Lawmakers in the U.S. Congress have generally praised President Barack Obama's outreach to the Muslim world in his speech delivered in Cairo. But majority Democrats voiced more positive assessments than minority Republicans.

At her weekly news briefing, House of Representatives Speaker Nancy Pelosi said Americans should be proud of the president's speech, saying he delivered a positive message to the Muslim world about the need to end violence and promote human rights.

"I think it was an absolute triumph. He made us all very proud by speaking in a very positive way about a new beginning with the Muslim world and how we can work together for the necessity to fight, to work together against violence and I was so pleased that he addressed many of the human rights issues, including women's rights," said Pelosi.

House Republican leader John Boehner, called President Obama's speech "thoughtful and optimistic."

But he had less favorable words about the president's remarks on the Israeli-Palestinian conflict, suggesting the president was wrong in placing equal blame for violence on Israel and the Palestinians:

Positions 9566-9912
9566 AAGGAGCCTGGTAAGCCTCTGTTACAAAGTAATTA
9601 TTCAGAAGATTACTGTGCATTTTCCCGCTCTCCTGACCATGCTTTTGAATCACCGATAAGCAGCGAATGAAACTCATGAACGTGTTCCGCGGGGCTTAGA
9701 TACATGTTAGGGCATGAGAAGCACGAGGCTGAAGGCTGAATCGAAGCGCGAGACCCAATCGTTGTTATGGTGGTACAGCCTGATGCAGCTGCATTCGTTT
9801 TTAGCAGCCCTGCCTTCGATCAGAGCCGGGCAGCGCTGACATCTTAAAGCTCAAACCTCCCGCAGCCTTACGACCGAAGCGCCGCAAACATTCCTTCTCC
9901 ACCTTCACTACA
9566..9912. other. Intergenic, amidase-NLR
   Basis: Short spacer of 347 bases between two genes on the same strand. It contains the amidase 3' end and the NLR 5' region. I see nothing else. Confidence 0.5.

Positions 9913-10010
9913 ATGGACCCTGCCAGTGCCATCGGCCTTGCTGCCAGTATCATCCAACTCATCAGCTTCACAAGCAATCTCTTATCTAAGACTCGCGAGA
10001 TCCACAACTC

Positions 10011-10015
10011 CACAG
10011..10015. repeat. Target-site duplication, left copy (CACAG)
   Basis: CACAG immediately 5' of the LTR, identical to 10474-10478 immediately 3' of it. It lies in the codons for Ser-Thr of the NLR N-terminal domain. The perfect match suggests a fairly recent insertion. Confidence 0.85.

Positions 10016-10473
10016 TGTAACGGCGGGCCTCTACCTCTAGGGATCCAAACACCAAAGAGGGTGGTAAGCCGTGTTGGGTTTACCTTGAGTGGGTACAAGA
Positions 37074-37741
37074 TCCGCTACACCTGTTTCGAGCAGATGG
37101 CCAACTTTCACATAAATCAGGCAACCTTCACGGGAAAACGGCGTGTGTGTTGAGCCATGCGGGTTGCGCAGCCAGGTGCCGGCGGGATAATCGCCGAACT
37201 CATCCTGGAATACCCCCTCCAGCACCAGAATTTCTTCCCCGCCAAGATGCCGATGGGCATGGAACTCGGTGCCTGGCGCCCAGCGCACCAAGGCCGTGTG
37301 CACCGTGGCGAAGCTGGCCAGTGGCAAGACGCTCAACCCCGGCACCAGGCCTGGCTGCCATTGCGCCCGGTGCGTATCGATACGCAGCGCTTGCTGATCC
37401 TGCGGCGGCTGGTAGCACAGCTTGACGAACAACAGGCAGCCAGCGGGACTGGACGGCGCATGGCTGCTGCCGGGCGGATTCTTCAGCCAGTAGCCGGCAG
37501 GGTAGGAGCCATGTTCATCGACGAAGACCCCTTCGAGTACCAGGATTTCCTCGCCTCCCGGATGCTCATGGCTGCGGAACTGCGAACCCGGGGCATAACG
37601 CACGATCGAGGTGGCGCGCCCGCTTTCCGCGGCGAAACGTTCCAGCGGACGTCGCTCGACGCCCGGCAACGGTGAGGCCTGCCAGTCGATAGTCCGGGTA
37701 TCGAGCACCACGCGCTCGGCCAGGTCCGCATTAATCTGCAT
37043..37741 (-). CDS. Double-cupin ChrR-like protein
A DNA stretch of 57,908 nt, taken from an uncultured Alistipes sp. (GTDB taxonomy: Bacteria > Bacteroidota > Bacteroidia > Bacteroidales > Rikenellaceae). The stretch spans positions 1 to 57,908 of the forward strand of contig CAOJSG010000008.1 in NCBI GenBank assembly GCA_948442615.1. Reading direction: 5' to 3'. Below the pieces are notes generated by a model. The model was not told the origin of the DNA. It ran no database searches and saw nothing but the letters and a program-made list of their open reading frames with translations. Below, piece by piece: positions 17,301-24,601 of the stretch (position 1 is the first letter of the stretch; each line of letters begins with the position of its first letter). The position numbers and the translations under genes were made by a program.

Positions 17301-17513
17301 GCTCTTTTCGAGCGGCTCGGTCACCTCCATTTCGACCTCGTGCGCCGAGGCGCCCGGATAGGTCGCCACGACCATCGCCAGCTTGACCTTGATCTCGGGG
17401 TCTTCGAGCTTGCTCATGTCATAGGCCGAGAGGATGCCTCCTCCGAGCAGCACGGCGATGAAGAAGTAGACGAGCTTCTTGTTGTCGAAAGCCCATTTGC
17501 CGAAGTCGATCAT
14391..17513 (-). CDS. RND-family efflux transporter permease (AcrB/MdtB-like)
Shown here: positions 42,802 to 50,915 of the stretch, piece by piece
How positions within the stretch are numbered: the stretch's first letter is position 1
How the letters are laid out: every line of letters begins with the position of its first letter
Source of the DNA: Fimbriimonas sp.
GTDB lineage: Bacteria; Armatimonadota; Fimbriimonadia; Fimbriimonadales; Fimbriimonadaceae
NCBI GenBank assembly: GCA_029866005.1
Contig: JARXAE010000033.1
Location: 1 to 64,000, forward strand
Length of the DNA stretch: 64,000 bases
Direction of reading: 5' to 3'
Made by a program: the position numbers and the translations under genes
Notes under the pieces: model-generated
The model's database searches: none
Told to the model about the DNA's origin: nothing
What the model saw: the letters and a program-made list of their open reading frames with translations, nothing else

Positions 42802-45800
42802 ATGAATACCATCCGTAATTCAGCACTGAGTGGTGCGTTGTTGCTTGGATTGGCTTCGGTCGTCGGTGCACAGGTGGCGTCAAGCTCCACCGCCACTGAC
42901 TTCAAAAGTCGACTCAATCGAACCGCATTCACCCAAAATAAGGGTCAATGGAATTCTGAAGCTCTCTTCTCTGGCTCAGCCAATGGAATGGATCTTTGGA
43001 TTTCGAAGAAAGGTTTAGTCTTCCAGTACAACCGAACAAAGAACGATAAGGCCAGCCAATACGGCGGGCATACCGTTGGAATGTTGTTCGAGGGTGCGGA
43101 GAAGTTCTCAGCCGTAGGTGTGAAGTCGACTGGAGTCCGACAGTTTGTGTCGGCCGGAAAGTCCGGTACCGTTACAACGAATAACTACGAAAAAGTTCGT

"The Israelis have the right to defend themselves, and how he can put in the same sentence, put them in the same box, I am a bit concerned about. Because Hamas is a terrorist organization. They have been funded by the Syrians and the Iranians, and I just do not think the Israelis deserve to be put into the same playpen as terrorists," he said.

Boehner and other Republicans also focused on Iran. Republican whip Eric Cantor said President Obama did not put enough emphasis on "the root causes of violence in the Middle East, the sponsorship of terrorist activity by the regime in Iran."

Iran also figured in a statement from the ranking Republican on the House Foreign Affairs Committee, Congresswoman Ileana Ros-Lehtinen.

While not reacting directly to the president's speech, Ros-Lehtinen said, "prospects for Israel-Palestinian peace are undermined by any acceptance of violent Islamist extremist groups and legitimization or appeasement of their state sponsors."

On Iran, she said responsible nations need to recognize "the clock is ticking and the window to prevent Iran from obtaining nuclear capabilities gets smaller by the day."

Ros-Lehtinen's statement followed what she said was a meeting with Israel's Deputy Foreign Minister Daniel Ayalon, and a classified briefing on Iran's nuclear program with Dennis Ross, the State Department Special Advisor for the Gulf and Southwest Asia.  

There was no immediate statement from the Democrat chairman of the House Foreign Affairs Committee, Congressman Howard Berman.